Number of Workers

Source: ABS Labour Force Survey, Department of Jobs and Small Business trend data to May 2017 and Department of Jobs and Small Business projections to 2022.
YearNumber of Workers
20072800
20085500
20094000
20103700
20113200
20123400
20133100
20142300
20151400
20165700
20171700
20221900

Weekly Earnings

Full-time Earnings

All Jobs Average

Weekly Earnings (Before Tax)

No data is available for the selected graph for this Occupation.

Hours

Full-Time and Part-Time Status (% Share) and Average Weekly Hours (Full-Time)

Source: Based on ABS Labour Force Survey, annual average 2016, Cat. No. 6291.0.55.003: Customised Report. Hours actually worked by people who usually work full-time, and share of employment by full-time and part-time status, for this job compared to the all jobs average.
CategoryFuneral WorkersAll Jobs Average
Full-time62.968.4
Part-time37.131.6
Average Weekly Hours (full-time)39.240

Main Industries

Top Industries

Main Employing Industries (% Share)

Source: Based on ABS Labour Force Survey, annual average 2016, Cat. No. 6291.0.55.003: Customised Report. Industries are based on the Australian and New Zealand Standard Industrial Classification (ANZSIC 06).
Main Employing IndustriesIndustry (% share)
Other Services100

States and Territories

  • NSW

  • VIC

  • QLD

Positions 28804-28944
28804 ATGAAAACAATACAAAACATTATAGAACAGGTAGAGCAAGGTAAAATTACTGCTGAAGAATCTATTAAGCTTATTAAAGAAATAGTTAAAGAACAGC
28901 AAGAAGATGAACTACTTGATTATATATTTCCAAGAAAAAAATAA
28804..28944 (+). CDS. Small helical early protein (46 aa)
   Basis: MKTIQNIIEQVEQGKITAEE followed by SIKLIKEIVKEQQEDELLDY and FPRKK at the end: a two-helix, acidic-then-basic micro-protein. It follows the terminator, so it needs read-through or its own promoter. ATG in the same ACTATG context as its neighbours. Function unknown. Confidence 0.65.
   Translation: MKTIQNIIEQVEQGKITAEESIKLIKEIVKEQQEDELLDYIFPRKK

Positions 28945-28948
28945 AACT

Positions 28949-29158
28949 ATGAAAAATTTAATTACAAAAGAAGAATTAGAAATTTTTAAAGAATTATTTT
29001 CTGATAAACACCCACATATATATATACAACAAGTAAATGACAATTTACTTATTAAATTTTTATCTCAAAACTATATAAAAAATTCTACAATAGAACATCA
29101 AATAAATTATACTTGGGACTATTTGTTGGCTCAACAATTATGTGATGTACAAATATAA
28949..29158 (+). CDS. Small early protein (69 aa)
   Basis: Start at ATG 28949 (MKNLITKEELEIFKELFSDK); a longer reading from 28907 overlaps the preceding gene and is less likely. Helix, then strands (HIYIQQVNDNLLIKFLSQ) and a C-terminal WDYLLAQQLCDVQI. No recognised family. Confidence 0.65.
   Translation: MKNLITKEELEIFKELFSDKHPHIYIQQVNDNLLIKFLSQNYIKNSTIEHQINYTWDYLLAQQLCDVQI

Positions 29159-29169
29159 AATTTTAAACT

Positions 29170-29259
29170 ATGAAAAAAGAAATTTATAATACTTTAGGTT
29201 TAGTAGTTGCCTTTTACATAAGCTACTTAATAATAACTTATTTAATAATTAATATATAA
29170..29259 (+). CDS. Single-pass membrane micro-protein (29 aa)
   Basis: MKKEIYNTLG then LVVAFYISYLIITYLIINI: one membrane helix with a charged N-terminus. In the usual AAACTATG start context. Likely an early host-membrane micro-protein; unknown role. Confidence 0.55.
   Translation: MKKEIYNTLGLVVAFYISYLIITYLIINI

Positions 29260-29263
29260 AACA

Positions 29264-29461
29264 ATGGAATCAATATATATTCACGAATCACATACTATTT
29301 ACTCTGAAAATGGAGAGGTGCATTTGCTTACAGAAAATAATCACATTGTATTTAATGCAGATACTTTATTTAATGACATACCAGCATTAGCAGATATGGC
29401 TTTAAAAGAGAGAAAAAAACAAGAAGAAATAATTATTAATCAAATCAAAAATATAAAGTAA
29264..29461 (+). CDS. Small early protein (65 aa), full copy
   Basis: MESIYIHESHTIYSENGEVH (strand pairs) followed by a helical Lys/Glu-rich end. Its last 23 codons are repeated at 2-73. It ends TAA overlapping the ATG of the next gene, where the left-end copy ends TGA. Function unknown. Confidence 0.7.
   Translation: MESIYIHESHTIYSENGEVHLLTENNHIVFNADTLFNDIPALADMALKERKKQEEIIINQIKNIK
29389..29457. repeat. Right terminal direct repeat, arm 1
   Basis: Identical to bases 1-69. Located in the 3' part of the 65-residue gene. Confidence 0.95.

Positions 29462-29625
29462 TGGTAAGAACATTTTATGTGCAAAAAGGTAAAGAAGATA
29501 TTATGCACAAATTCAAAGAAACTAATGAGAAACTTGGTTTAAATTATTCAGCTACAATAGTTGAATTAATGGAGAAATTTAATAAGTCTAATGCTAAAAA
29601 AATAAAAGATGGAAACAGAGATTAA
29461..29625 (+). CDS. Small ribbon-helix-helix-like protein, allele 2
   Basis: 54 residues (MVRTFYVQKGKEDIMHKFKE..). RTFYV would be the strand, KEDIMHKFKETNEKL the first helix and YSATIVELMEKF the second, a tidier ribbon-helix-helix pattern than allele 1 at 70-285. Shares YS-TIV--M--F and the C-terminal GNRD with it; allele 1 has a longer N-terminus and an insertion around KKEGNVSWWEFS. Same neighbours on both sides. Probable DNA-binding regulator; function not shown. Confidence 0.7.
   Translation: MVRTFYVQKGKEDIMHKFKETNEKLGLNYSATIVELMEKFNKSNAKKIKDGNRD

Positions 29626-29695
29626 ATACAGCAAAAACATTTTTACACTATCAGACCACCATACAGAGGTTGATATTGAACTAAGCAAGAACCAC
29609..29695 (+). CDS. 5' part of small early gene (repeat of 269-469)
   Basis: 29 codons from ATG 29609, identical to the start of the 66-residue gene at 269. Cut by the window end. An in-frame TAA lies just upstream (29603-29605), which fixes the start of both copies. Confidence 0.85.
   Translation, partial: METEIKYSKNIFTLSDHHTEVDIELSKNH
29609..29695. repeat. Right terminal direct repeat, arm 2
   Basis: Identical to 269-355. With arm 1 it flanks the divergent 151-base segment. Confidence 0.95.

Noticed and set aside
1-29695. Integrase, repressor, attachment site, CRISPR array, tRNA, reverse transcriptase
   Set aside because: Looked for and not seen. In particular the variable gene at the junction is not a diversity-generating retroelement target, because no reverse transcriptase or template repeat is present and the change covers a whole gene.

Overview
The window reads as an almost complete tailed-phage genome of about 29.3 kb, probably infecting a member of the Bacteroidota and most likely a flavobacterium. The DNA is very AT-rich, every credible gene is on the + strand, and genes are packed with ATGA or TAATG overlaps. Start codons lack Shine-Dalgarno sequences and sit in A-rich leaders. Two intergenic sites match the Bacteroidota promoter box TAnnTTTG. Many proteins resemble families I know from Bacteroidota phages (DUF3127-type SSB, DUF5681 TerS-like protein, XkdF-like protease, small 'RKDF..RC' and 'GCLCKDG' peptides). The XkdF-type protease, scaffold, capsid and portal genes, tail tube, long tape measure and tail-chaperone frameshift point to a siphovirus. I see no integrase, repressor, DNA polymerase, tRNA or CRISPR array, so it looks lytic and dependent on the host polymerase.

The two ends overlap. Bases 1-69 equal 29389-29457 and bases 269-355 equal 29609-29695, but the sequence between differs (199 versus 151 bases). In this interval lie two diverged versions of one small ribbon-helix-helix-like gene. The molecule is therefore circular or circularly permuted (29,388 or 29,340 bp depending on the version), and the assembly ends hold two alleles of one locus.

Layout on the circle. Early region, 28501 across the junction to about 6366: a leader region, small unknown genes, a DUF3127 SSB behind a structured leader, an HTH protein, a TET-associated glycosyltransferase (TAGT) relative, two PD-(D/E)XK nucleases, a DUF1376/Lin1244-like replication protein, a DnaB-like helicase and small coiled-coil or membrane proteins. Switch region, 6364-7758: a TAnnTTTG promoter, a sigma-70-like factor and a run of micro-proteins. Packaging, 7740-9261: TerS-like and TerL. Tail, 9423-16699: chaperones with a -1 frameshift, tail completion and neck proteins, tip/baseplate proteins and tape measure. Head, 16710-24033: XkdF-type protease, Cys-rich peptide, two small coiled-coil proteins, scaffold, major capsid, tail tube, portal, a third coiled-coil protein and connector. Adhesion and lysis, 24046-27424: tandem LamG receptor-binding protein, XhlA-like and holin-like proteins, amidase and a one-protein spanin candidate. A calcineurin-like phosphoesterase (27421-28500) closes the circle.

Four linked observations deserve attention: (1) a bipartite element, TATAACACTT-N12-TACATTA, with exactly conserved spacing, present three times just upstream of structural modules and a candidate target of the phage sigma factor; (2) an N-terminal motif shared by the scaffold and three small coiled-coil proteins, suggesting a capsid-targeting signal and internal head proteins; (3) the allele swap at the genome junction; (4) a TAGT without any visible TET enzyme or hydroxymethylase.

• SA

  • TAS

  • NT

  • ACT

Employment by State and Territory (% Share)

Source: Based on ABS Labour Force Survey, annual average 2016, Cat. No. 6291.0.55.003: Customised Report. Share of workers across Australian States and Territories, in this job compared to the all jobs average.
StateFuneral WorkersAll Jobs Average
NSW34.131.8
VIC27.125.5
QLD9.919.8
SA6.16.8
WA1911.2
TAS2.22
NT01.1
ACT1.71.8

Age Profile

Age Profile (% Share)

Source: Based on ABS Labour Force Survey, annual average 2016, Cat. No. 6291.0.55.003: Customised Report. Age profile of workers in this job compared to the all jobs average.
Age BracketFuneral WorkersAll Jobs AverageAll Jobs Average
15-190-5.45.4
20-243-9.99.9
25-342.9-23.423.4
35-445.7-21.721.7
45-5455.7-21.121.1
55-5918.8-8.78.7
60-642-5.95.9
65 and Over11.8-3.83.8

Gender

Male Share

Female Share

Gender (% share)

Source: Based on ABS Labour Force Survey, annual average 2016, Cat. No. 6291.0.55.003: Customised Report. Male and female share of employment in this job compared to the all jobs average.
CategoryFuneral WorkersCategoryAll Jobs Average
Males29.8Males53.6
Females70.2Females46.4

Education Level

Top Education Levels

Highest Level of Education (% Share)

No data is available for the selected graph for this Occupation.

Funeral Directors usually need an Associate Degree, Advanced Diploma or Diploma, or at least 3 years of relevant experience. Funeral Workers usually need a Certificate III including at least 2 years of on-the-job training, or a Certificate IV, or at least 3 years of relevant experience. Sometimes experience or on-the-job training is needed in addition to a qualification. Registration or licensing may be required.